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Thread: Planner as Landlord

  1. #1
    Cyburbian mike gurnee's avatar
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    Planner as Landlord

    I have seen several references on other threads for planners owning investment properties. I could not do this. I fear that some professional decisions (rezoning, redevelopment, whatever) would be percieved as enhancing/protecting my own properties. Is there an ethical line not to cross? Should a zoning enforcement officer be part owner of a portable sign company? A convenience store? Is owning a 4-plex OK, but not the largest apartment complex in the area? Should I buy the farm where a new interchange has been considered?

    Am I paranoid?...you betcha. I was even worried when I prepared a National Register distirct proposal that included my home. Remember that I have always been in the small city environment.

  2. #2

    no problem

    Mike, as long as you avoid the appearance of impropriety there should be no problem. As a board member, I am expected to recuse myself from any decision that I may have an interest in. As my family is in the grading business and also does some small scale development[father's "retirement" land], this could come up but as yet hasn't.

  3. #3
    Cyburbian Michele Zone's avatar
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    I know what you mean: I am a little hesitant to push my rail plan too hard while living in this apartment because I am concerned that it might look like I was trying to have my own, private rail station built for my personal convenience. I am thinking that it will be a little easier to write letters, blah blah blah, after I move out of this complex...whenever that is.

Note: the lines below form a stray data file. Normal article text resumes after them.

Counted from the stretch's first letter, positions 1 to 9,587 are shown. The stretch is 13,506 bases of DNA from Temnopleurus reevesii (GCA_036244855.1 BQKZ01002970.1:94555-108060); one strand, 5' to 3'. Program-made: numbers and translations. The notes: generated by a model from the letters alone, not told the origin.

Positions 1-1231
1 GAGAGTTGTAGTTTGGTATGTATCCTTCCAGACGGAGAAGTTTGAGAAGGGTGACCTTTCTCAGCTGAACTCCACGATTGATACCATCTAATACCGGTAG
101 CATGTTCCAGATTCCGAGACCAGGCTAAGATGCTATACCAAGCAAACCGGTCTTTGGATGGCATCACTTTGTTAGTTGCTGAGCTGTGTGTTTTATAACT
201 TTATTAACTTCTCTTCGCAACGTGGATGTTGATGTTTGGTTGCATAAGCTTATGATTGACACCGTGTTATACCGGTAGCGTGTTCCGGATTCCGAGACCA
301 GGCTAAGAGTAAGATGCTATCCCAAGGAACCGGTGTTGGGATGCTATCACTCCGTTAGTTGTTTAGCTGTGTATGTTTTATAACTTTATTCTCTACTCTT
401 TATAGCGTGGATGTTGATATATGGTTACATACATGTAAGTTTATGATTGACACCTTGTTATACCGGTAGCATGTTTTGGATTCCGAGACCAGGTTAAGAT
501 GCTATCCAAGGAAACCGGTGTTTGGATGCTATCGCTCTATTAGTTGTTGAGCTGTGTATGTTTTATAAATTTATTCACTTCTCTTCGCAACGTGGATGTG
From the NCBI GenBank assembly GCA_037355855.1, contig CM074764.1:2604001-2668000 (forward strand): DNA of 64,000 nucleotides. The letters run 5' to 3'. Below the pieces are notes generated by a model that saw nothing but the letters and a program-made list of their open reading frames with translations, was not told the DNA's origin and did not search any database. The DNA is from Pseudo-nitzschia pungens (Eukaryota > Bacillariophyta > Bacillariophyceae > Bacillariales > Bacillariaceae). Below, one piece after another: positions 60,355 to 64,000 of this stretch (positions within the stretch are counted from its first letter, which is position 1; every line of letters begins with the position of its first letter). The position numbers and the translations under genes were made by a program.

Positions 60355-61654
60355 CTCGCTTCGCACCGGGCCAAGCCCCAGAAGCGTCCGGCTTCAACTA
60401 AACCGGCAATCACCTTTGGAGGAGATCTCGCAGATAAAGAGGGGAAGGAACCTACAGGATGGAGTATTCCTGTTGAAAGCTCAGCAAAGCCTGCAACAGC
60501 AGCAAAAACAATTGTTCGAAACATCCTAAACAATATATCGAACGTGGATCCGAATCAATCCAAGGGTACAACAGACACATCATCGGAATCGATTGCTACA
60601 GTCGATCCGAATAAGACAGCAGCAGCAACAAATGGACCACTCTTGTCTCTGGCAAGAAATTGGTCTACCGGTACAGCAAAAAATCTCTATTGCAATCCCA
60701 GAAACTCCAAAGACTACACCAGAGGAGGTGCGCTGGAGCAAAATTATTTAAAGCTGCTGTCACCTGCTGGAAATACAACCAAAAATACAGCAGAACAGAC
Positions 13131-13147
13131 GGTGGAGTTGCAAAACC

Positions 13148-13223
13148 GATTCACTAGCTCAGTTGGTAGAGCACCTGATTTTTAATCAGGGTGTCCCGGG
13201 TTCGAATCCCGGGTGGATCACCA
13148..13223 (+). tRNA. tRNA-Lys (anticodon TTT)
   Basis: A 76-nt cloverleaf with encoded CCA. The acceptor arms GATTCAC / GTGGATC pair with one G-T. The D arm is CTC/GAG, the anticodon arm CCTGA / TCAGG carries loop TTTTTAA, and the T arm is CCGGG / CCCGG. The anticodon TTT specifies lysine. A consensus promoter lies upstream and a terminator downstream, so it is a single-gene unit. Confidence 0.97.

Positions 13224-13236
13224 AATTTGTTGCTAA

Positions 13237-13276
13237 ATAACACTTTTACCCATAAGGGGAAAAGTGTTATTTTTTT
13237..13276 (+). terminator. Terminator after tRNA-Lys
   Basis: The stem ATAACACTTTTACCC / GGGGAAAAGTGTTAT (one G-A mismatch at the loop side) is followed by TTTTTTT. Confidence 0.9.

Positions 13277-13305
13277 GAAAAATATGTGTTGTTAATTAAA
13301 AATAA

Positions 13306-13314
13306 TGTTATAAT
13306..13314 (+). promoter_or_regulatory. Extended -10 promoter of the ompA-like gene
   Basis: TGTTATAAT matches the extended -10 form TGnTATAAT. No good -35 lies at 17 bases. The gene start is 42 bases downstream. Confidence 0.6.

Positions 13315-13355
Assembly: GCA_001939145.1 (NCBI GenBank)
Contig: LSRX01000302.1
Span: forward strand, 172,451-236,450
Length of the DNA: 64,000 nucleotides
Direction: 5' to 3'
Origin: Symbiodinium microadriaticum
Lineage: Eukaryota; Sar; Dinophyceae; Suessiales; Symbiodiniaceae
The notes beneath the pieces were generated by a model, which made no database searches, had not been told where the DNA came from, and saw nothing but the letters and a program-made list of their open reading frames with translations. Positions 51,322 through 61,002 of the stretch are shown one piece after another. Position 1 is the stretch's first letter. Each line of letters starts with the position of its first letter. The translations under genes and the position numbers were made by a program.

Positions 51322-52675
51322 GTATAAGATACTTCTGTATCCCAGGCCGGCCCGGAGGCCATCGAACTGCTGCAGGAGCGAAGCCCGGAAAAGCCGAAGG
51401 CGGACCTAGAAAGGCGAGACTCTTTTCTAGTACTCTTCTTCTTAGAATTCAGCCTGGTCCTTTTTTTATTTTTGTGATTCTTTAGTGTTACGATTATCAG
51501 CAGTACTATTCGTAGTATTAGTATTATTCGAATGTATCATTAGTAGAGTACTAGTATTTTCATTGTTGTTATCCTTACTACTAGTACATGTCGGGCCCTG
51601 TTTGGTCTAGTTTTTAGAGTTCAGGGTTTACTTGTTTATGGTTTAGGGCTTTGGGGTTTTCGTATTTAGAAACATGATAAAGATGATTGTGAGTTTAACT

4. #4
    Cyburbian PlannerByDay's avatar
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    I am both a planner and a landlord, however I work for a private consulting firm who does little planning work in the community in which my rental is locate. No real conflict of interest here.

    You do have a good point though.

  5. #5
    Cyburbian Emeritus Chet's avatar
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    I would not invest in the community that employed me. If a conflict did arise oterwise, full disclosure is always the best policy.

  6. #6
    Mike: I agree with Chet.

    I wonder: at what point does this question get absurd? Do I have to shop for everything I buy in the next town over? Patronizing our Target over say, Kohl's could be seen as having a preference. Should I then be compelled to recuse myself when Target applies for a variance? How do you remain absolutely impartial and still live in the city you serve?
    On pitching to Stan Musial:
    "Once he timed your fastball, your infielders were in jeopardy."
    Warren Spahn

  7. #7
    Cyburbian Michele Zone's avatar
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    Quote Originally posted by Gedunker
    I wonder: at what point does this question get absurd? Do I have to shop for everything I buy in the next town over? Patronizing our Target over say, Kohl's could be seen as having a preference. Should I then be compelled to recuse myself when Target applies for a variance? How do you remain absolutely impartial and still live in the city you serve?